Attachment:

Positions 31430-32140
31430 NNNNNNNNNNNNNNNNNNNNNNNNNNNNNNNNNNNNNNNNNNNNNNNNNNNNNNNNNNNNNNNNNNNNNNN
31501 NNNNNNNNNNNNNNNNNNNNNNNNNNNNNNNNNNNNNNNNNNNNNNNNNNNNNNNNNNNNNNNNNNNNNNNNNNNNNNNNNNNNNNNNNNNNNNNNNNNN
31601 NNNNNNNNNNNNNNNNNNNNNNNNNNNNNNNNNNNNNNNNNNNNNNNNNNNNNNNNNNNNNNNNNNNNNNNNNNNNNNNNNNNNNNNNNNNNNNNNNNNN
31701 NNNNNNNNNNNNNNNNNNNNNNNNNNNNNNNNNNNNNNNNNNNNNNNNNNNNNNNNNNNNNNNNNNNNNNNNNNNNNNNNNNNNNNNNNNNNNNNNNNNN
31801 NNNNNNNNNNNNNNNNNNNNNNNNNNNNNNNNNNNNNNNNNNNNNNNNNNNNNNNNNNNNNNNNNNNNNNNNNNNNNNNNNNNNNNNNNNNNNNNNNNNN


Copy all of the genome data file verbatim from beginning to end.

Positions 31430-32140
31430 NNNNNNNNNNNNNNNNNNNNNNNNNNNNNNNNNNNNNNNNNNNNNNNNNNNNNNNNNNNNNNNNNNNNNNN
31501 NNNNNNNNNNNNNNNNNNNNNNNNNNNNNNNNNNNNNNNNNNNNNNNNNNNNNNNNNNNNNNNNNNNNNNNNNNNNNNNNNNNNNNNNNNNNNNNNNNNN
31601 NNNNNNNNNNNNNNNNNNNNNNNNNNNNNNNNNNNNNNNNNNNNNNNNNNNNNNNNNNNNNNNNNNNNNNNNNNNNNNNNNNNNNNNNNNNNNNNNNNNN
31701 NNNNNNNNNNNNNNNNNNNNNNNNNNNNNNNNNNNNNNNNNNNNNNNNNNNNNNNNNNNNNNNNNNNNNNNNNNNNNNNNNNNNNNNNNNNNNNNNNNNN
31801 NNNNNNNNNNNNNNNNNNNNNNNNNNNNNNNNNNNNNNNNNNNNNNNNNNNNNNNNNNNNNNNNNNNNNNNNNNNNNNNNNNNNNNNNNNNNNNNNNNNN